Prevent Diabetes: Dogs who consume cranberries are less likely to develop diabetes. This is because it helps to lower blood sugar levels, blood glucose levels, and the fiber in cranberries, which helps reduce the risk of developing diabetes.

Promote oral health: Cranberries can help prevent bacteria from sticking to your dog’s teeth and gums by working as an antibacterial agent. In addition, cranberries include antioxidants that are beneficial to the oral health of your pet dog.

Prevent dehydration: Cranberries contain 85 percent water, which aids in preventing dehydration in your dog. 

If you see any of the symptoms associated with any of the diseases listed above, you should consult your veterinarian as soon as possible.

Can Dogs Eat Cranberry Sauce?

Yes, dogs can eat cranberry sauce in small quantities as it’s safe for them to do so. However, some cranberry sauce contains high levels of sugar or preservatives, which might upset your dog’s stomach or cause diabetes. Therefore, if you wish to give your dog cranberry sauce, you should only give your dog pure cranberry sauce in small amounts. If you see any signs of an allergic reaction, you should contact your veterinarian or seek assistance from some pet professionals as soon as possible.

Can Dogs Eat Dried Cranberries?

Yes, you can give your dog natural dried cranberries. The problem is that many dried cranberries are found mixed with other berries and nuts such as raisins, sultanas, currants, or macadamia nuts, all of which are toxic to your dog. And even some dried cranberries may be added sugar or some preservatives, which can cause severe difficulties to your dog’s health. In case you notice any signs of an allergic reaction in your dog after eating dried cranberries. In that case, you should contact your veterinarian or seek aid from some pet professionals as soon as possible.

Can Cranberries Help Dogs With UTIs?

As per a research on Cranberries & UTI infections, there is controversial evidence whether Cranberry, cranberry juice, or pills help in reducing or treating urinary tract infections. Also, a UTI infection for your dog can be painful and may be a sign of other underlying diseases. Also, regularly feeding your pet dog cranberry juice can lead to kidney stones as the juice contains salts with calcium oxalate. So, we would suggest not using Cranberry as an alternative to medicine or consultation with a veterinary doctor.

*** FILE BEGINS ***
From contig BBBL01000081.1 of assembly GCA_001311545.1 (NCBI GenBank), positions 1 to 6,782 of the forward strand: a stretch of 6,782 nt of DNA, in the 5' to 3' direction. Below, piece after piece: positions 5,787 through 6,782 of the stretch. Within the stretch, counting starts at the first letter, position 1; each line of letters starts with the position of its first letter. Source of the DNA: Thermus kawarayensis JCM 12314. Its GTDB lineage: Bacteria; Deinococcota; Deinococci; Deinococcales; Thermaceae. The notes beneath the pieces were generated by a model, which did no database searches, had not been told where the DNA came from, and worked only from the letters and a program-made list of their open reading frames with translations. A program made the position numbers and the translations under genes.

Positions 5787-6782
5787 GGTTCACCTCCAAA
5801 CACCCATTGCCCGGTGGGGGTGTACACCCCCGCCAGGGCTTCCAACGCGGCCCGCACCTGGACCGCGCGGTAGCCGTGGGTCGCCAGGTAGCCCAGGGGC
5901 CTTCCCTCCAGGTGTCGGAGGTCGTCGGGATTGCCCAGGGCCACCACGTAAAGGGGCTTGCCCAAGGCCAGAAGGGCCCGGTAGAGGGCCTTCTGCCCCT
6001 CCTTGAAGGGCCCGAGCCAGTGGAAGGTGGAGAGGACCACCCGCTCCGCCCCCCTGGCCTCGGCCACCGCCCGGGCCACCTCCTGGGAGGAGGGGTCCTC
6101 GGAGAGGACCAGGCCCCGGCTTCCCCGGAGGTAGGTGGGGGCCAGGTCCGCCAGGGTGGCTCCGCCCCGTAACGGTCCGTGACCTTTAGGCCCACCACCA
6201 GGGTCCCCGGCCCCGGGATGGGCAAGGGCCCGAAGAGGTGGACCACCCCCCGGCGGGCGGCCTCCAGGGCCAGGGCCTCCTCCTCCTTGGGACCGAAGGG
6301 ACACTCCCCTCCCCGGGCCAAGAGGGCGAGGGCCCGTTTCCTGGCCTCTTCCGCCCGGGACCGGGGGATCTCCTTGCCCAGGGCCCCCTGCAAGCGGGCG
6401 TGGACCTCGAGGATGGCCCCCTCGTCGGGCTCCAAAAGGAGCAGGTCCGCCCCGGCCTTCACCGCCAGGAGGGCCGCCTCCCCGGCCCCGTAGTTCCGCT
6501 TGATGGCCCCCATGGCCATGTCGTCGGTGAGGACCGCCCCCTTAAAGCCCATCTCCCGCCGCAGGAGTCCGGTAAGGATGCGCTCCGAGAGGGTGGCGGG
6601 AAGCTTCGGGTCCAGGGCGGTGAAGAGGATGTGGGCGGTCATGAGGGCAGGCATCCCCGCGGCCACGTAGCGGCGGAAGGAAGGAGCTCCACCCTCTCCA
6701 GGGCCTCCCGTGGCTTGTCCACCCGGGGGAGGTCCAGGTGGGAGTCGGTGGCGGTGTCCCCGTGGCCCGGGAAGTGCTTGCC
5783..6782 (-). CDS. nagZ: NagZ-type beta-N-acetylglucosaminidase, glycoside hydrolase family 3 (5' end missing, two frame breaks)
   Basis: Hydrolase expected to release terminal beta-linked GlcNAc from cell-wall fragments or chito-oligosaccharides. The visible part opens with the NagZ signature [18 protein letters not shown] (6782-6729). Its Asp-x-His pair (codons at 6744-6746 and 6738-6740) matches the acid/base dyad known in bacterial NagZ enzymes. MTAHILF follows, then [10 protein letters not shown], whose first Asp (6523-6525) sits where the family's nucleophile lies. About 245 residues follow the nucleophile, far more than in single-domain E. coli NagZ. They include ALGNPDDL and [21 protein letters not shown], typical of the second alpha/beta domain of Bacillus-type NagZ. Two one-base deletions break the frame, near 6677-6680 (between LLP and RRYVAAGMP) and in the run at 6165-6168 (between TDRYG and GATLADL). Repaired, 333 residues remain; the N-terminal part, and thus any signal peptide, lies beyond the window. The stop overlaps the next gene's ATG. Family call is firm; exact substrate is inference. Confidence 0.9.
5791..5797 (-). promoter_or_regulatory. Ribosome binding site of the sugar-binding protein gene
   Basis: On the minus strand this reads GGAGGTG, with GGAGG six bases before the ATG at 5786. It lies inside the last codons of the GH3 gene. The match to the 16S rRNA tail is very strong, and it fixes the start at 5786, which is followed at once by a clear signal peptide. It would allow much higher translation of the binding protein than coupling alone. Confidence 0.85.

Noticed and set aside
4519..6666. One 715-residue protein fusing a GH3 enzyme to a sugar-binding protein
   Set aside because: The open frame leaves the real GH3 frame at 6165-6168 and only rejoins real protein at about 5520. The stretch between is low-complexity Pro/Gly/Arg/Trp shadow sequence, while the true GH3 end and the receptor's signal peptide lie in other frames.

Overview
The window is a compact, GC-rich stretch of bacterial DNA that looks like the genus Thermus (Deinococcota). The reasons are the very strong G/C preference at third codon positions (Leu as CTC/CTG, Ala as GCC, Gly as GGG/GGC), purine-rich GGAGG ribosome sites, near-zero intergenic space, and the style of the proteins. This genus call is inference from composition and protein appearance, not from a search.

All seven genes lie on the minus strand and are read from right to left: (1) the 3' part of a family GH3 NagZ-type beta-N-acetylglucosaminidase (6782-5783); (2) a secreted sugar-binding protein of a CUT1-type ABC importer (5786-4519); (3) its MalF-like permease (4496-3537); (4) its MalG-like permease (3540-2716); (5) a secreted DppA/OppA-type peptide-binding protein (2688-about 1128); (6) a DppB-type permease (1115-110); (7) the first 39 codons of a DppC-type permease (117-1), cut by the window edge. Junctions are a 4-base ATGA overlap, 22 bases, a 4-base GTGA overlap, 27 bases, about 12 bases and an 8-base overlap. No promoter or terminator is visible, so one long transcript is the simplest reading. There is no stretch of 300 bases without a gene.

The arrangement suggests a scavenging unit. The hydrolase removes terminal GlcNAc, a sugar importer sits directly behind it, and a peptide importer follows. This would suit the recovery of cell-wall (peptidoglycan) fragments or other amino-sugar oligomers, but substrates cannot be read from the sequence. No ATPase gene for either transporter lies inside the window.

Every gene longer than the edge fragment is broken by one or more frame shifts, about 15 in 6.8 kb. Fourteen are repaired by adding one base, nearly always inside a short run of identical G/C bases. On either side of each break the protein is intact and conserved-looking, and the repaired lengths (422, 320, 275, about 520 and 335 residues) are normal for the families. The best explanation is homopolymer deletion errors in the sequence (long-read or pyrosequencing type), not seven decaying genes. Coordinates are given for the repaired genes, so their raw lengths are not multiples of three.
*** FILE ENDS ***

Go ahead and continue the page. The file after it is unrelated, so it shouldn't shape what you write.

How To Feed Your Dog Cranberries

You can give cranberries to your dog in a bit of amount. It can be raw, cooked, or dried, but it is only good in moderation. Don’t serve cranberry sauce or cranberry juice to your dog high in sugar and may include other ingredients that are possibly toxic for your furry friend.

You can feed different types of dog food containing cranberries as many dog food is available on the market containing cranberries and no sugar or other toxic ingredients. Or, you can prepare a homemade meal for your dog and add fresh cranberries to it, but only in small amounts.

Can Cranberries Be Fed Raw To Dogs?

Yes, raw cranberries are good for your dog, but only in moderate quantities. Natural cranberries are the ideal treats for your dog, and Cranberries should not be given to your little dog or senior dog if they have dental difficulties. In case your dog is sensitive to cranberries, you should avoid giving them raw cranberries to avoid allergies. If you see any signs of illness in your dog after he has had raw berries, you should consult with a pet specialist or consult with a veterinarian.

Can Dogs Eat Yogurt Covered Cranberries?

NO, yogurt mixed with cranberries is not good for your dog, and it may cause major problems for your dog if consumed in large quantities.

You can give your dog a small quantity of raw natural cranberries, which is beneficial to their health.

Can A Dog Overdose On Cranberry?

An overdose of Cranberry can cause gastrointestinal distress on your dog. Symptoms such as nausea, vomiting, diarrhea, and loss of appetite are possible. Suppose your dog exhibits any symptoms after consuming cranberries. In that case, you can address the situation at home by administering a 12-24 hour fast followed by a bland diet offered in tiny, frequent quantities until the symptoms disappear. If the symptoms persist, you should consult your veterinarian. Or consult with a pet expert.

Alternative Treats to Cranberries

When fed in small quantities, cranberries are harmless, and there are many fruits that dogs can eat. When fed in moderation, the following berries can be good alternative treats to cranberries for your dog to consume:

  • Strawberries
  • Blackberries
  • Raspberries
  • Blueberries
  • Elderberries 
  • Cloudberries
  • Gooseberries
  • Mulberries
  • Salmonberry
  • Saskatoon berries
  • Buffalo Berries
  • Goji Berries

You can consult with your veterinarian or a pet expert to determine the best treats for your dog’s health and well-being.

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Anuja Saxena

I am a dog lover who spent her childhood in the company of a friendly Labrador Retriever. I believe that pets make our lives more enjoyable and stress-free. So, here I am, attempting to share my experiences and knowledge to improve the lives of pets and pet owners.